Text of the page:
One thing that we are very good at in Nigeria is copycatting. If you find out that someone is selling tomatoes, and they are buying it very well, you would find the whole Street selling tomatoes. Nobody wants to think about what he can sell to complement the tomato, maybe rice, pepper, and seasonings. No, because tomato is the big thing, all of us rush into the tomato business. As a service provider, think through – if company A is producing XYZ, ask yourself, what can I do to complement that successful brand?
Let me use Apple as an example. Most Apple products have accessories, and it is amazing how the whole manufacturing sector has looked at what is it that an Apple phone, Ipad, need that I can provide.?
That’s how we should think. Consumers have so many choices, and you have to make sure that what you are providing is what they want, and is also affordable to them.

◊ FifthUse e- commerce. Because of the impact of covid -19, many people can not go to the open markets, and supermarkets to buy what they needed. They don’t want to risks the chance of catching the virus. At Cadbury, we started selling our products on e-commerce platforms such as the JUMIA.
The lesson is, prepare to sell your products through e-commerce. E-Commerce is going to be big whether we like it or not. And the key thing is to know about your customers very well. If you do, it will be easier to plan your strategies.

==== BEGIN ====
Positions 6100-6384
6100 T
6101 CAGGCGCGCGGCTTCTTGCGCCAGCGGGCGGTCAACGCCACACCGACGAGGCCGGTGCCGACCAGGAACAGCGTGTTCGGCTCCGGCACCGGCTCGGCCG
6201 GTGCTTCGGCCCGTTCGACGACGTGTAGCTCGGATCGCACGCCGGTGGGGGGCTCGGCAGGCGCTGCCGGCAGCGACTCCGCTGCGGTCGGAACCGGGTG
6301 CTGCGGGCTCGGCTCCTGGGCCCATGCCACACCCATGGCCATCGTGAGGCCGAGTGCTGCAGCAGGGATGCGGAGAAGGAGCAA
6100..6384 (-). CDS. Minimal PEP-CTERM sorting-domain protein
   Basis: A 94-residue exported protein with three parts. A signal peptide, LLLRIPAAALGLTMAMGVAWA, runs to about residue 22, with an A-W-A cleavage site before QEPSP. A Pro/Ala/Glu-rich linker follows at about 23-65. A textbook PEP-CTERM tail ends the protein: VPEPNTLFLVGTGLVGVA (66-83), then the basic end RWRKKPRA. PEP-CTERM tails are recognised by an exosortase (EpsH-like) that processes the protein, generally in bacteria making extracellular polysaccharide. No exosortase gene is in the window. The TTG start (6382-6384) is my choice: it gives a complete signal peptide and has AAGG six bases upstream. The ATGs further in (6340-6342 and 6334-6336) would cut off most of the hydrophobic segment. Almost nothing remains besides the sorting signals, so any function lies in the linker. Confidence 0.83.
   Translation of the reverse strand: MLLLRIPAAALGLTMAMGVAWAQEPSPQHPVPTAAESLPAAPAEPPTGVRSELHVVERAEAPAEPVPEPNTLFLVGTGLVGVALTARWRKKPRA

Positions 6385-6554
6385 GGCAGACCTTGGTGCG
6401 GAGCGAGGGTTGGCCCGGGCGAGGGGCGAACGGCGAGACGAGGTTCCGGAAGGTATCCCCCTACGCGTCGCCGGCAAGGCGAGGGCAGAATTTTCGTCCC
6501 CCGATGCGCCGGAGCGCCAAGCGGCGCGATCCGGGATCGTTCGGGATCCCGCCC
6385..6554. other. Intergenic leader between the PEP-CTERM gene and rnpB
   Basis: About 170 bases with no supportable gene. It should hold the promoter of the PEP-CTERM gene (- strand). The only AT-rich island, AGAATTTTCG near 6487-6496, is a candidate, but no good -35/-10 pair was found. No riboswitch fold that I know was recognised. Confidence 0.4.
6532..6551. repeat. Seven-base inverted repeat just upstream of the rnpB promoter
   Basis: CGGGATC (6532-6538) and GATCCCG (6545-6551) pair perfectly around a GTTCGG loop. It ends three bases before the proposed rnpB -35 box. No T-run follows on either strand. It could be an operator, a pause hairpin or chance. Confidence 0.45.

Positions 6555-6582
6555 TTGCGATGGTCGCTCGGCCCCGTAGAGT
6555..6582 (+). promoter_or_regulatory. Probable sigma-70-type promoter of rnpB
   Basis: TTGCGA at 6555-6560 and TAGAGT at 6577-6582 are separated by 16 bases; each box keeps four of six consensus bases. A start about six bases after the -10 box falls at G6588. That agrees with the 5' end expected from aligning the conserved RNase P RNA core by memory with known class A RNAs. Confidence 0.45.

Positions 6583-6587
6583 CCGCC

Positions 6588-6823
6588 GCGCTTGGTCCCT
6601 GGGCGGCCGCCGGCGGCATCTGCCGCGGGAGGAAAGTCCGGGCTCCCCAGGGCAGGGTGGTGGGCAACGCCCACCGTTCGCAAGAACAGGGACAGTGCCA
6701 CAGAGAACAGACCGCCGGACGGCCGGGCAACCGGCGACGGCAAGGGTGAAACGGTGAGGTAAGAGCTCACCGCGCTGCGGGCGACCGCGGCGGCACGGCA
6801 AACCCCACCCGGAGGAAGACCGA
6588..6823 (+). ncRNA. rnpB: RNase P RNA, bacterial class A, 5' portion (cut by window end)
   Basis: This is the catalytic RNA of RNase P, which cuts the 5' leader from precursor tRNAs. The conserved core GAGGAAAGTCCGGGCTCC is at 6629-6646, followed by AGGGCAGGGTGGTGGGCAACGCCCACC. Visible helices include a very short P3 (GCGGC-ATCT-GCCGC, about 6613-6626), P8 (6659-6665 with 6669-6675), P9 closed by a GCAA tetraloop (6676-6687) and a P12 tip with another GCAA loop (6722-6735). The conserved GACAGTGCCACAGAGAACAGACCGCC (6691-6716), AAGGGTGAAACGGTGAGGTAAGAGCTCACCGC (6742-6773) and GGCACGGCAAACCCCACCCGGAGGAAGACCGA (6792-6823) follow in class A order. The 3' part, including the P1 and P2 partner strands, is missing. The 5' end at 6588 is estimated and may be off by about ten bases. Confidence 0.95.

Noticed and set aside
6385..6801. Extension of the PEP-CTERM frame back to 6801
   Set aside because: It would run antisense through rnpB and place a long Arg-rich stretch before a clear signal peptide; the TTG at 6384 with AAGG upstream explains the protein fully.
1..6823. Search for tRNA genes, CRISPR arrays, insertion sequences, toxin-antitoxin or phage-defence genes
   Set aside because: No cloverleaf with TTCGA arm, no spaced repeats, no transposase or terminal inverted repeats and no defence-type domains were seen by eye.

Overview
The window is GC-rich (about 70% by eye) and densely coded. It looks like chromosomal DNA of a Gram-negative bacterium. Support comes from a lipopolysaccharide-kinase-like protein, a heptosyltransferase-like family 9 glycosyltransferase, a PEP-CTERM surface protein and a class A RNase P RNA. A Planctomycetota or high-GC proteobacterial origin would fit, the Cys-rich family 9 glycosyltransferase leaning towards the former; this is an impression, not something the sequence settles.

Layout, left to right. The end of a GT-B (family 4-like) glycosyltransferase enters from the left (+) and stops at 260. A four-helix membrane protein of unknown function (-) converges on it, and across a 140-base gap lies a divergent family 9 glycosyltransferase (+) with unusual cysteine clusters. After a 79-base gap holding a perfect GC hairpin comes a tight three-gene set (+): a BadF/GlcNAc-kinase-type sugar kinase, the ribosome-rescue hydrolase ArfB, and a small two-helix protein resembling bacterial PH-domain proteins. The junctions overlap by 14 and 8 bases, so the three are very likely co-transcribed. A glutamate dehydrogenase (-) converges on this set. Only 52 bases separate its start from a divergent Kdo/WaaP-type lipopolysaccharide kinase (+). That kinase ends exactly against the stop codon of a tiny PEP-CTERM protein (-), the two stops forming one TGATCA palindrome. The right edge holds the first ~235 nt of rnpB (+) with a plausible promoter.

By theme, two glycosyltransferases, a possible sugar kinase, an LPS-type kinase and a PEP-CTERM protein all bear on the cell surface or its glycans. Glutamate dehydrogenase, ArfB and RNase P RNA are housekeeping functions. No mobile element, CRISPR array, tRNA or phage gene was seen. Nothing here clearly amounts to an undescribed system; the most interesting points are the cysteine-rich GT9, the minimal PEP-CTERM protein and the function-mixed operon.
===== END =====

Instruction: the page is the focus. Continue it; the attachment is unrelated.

◊ Sixth, use market data. Unfortunately, market data are not very much available. There are very few authentic market data that you can use to strategy and make important decisions. But from the few that are available out there, take the data and use it to look at what’s happening, understand, think forward, and ask what do I need to do to service my consumers. What are my consumers looking for, what are they spending their money on?

◊ Seventh, Brand Loyalty. If I want people to continue to buy your products, what should I do? And if I know that they don’t have money anymore, I will look at the ways they can still afford my products. So, I will make my products still attractive, affordable, and available. It is what is key to brand loyalty.
All of the time that my consumers have less money to spend, they will buy my products. Sometimes, people want to spend N2000, N1000, on an item, and some people only want to spend N50. This is why in Cadbury, we make Bournvita available in 900grams, 500grams; 20 grams which are sachets
The same thing with our Hot- Chocolate 3-1, the same thing with our candies – Tom Tom, Buttermints, and Cloret chewing gum.
We are very fortunate that our market is a ” Unit – piece” You can buy a piece or a bag; you can buy from kiosks around you, or your neighborhood retail -stores, or the open markets.

◊ Eight, maintain visibility and relevance. You just have to be there all the time to your consumers. As a big business, I have a budget for marketing, but even with my marketing budget, I still have to protect my bottom -line, because, I got shareholders who are expecting something at the end of the year, and I can not tell them that I have spent all the money on marketing. So, you have to balance the two.